Shane Warne was critical of cricketers and authorities for being overly politically correct with Hardik Pandya, KL Rahul controversy an example.
Former Australia spinner Shane Warne has labelled the entire Hardik Pandya and KL Rahul controversy as ‘ridiculous’ and called for everyone to ‘let them be’. Pandya and KL Rahul were slammed for their sexist comments on TV show ‘Koffee with Karan’ with filmmaker Karan Johar. They were shown a show cause notice by the cricket board BCCI and were suspended. However, their suspension was lifted until the next hearing in the Supreme Court which allowed KL Rahul to play for India A against England Lions and for Pandya to travel to New Zealand for the limited overs series.
“Good lord. As I said, it’s all about political correctness these days. If a player steps out of line, everybody has an opinion and I thought that this particular thing was ridiculous. Just let them be,” said Warne to Times of India.
“We live in a world that’s increasingly becoming politically correct. And what we want to see from sportspersons is them being real. We want to see their emotions, see them playing with freedom, expressing themselves. We don’t want to see them conforming. For instance, most player interviews these days go like this: Question: Well, that was a fantastic result today. How do you feel? Answer: Well, it was a great team effort. Everybody played well and did their part. I’m just trying my best and happy to contribute to the team – That’s what everyone says. Guys have to get more real,” he added.
Warne heaped praise on India skipper Virat Kohli for not sticking to the regular line which makes him popular with the fans as well. “He’s fantastic. I love watching him bat and I love listening to him. I am a big fan. You know what he does? He stands up for what he believes in. He speaks how he feels and he’s real. He’s emotional, a bit too emotional sometimes on the field. But that’s the part of the charm.”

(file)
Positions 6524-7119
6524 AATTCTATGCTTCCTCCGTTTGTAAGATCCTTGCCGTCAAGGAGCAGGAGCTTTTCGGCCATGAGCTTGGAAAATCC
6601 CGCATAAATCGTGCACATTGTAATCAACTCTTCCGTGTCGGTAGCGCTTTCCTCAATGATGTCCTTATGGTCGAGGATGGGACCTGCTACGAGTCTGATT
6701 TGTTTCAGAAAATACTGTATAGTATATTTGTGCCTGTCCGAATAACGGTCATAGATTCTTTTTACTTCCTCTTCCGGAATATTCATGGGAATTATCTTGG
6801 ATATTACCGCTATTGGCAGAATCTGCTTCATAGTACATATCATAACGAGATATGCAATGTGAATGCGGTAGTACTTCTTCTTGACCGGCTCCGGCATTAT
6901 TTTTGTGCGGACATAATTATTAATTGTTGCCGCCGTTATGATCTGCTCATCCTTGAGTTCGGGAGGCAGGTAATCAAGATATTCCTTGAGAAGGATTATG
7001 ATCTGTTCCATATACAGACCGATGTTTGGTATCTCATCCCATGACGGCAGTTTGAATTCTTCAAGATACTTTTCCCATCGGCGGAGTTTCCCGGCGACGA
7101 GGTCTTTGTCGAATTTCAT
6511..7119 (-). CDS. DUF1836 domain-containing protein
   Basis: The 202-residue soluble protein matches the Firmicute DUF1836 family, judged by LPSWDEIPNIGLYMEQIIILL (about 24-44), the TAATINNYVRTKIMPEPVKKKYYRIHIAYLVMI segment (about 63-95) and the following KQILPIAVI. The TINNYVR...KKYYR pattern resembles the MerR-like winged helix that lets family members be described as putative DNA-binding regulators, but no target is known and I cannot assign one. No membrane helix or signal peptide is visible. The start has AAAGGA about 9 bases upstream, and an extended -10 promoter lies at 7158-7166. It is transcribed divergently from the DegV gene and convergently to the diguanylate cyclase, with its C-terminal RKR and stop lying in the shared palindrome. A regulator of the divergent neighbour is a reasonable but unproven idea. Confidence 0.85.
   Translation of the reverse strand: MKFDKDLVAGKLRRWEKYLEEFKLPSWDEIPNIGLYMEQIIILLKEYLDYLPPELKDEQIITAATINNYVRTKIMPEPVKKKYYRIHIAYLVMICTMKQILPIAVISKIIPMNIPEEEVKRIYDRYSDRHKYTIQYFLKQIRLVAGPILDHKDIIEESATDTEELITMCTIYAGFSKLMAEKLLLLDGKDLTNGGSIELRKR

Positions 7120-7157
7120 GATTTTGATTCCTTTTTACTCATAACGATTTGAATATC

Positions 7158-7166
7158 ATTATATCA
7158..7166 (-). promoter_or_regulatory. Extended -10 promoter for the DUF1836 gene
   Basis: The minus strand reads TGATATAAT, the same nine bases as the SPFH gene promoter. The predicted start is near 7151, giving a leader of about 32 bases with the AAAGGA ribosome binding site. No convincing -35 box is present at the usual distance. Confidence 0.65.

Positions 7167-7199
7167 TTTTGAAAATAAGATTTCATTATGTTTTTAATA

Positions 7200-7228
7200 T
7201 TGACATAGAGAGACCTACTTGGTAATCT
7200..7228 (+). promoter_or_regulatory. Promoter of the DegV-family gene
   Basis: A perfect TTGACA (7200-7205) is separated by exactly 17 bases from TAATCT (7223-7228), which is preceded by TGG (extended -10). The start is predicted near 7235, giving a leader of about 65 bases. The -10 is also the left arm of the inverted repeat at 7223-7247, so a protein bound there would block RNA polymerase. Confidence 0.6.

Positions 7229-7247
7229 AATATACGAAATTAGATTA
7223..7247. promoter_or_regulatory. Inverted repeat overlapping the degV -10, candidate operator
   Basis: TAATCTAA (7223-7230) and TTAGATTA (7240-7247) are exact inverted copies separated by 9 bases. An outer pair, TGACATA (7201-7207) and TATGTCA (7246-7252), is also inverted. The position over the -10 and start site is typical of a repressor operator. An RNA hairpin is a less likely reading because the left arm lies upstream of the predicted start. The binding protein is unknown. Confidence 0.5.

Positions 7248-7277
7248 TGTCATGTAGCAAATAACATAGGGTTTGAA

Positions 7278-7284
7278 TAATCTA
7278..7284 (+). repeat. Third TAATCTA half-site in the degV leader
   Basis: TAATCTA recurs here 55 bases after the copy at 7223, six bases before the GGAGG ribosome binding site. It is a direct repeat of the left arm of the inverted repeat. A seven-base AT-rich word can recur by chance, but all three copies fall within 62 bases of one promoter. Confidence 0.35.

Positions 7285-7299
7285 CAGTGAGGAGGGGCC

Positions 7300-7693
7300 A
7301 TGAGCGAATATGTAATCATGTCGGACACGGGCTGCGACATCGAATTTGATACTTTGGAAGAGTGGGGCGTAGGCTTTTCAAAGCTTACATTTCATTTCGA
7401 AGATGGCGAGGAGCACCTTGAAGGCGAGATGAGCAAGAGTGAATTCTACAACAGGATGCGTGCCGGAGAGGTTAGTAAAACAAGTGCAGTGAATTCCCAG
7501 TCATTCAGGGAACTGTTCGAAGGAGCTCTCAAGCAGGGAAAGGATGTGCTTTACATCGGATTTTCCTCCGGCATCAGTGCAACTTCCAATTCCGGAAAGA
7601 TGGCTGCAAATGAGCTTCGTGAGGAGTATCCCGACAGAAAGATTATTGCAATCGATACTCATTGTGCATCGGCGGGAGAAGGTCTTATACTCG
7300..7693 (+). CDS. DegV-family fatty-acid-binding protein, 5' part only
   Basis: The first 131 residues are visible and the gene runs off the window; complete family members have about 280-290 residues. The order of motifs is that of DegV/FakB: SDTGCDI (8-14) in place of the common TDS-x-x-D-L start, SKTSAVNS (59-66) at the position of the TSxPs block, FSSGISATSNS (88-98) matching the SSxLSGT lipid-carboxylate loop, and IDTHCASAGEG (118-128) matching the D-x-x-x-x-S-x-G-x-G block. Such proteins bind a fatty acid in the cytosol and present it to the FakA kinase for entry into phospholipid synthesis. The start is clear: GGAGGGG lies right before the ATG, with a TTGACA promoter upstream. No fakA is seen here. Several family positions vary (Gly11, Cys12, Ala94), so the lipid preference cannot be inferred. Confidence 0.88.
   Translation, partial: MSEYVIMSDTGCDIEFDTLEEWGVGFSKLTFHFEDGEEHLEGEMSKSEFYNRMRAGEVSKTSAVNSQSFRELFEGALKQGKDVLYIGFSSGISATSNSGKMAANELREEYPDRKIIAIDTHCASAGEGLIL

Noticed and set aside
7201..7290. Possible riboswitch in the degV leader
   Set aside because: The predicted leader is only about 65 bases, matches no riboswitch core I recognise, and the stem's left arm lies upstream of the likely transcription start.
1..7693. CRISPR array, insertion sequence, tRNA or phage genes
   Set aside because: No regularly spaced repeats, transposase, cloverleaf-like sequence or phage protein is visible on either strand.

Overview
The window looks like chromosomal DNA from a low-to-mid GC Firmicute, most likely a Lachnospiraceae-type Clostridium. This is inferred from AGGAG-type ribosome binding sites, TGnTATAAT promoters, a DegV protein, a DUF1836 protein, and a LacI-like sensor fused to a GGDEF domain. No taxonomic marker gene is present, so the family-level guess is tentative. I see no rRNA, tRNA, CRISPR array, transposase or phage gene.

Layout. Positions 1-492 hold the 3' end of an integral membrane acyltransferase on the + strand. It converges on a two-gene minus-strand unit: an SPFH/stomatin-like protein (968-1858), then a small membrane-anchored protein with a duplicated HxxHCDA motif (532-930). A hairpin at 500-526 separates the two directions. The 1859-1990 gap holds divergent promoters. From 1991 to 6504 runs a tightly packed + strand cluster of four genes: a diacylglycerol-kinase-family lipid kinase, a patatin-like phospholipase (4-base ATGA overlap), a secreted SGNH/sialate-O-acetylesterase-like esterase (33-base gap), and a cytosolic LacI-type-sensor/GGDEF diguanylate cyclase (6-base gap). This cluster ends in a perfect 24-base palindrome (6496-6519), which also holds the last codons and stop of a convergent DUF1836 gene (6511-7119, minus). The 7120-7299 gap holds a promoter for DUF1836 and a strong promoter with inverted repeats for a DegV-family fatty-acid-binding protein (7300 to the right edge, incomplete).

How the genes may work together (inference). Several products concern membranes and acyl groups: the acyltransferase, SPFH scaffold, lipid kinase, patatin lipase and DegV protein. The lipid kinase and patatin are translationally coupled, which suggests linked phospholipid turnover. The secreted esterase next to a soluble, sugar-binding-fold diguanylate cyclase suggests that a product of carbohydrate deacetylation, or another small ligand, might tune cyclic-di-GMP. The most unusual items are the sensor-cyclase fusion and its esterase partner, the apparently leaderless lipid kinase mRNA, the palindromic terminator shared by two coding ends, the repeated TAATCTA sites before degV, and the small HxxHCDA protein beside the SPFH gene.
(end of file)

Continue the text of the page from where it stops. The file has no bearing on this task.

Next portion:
“I think world cricket loves him. Everyone loves Virat Kohli because it’s refreshing to hearing him talk so honestly and openly. He loves confrontation. That’s why he has those 100s in chases. How many, 23, 24? The next best is how much? I can’t remember who’s second. That’s something inbuilt into you. That’s not skill or talent. He’s got a lot of that. That is just pure competitiveness and pure desire – to get the job done,” said Warne who has been appointed as the brand ambassador of Rajasthan Royals – who he led to title in the first IPL season.
Speaking about new association with the Royals where he won’t be part of the cricketing side of things – a first in ten years – Warne said, “There’s a loyalty factor attached to club sport and I like that. I’ve always only played for one team. Australia, Victoria, St. Kilda and Rajasthan Royals. In county cricket, it was Hampshire. I’ve had many roles here but what really drove me was the people of Jaipur. There wasn’t much expectation, they just wanted their team to do well. There was a feeling of appreciation and I felt they took me for who I was. They gave me the space. I want to pay back that loyalty.”
“Firstly, there’s a huge difference between being liked and being respected. I got both in plenty with RR. Today, franchises have a bowling coach, a batting coach, physios, mentors, team managers – there are so many people around the team now doling out advice. In my case, it was a one-stop shop. That helped. Being honest with the players helped. If a player wanted to know why he was in the team, or why he wasn’t, all he had to do is come to me and I always kept that door open. All of that resulted in a nice build-up and we could create an amazing team. It’s the most satisfying thing I’ve ever done in cricket – help create everybody’s favourite underdog in IPL,” he added.
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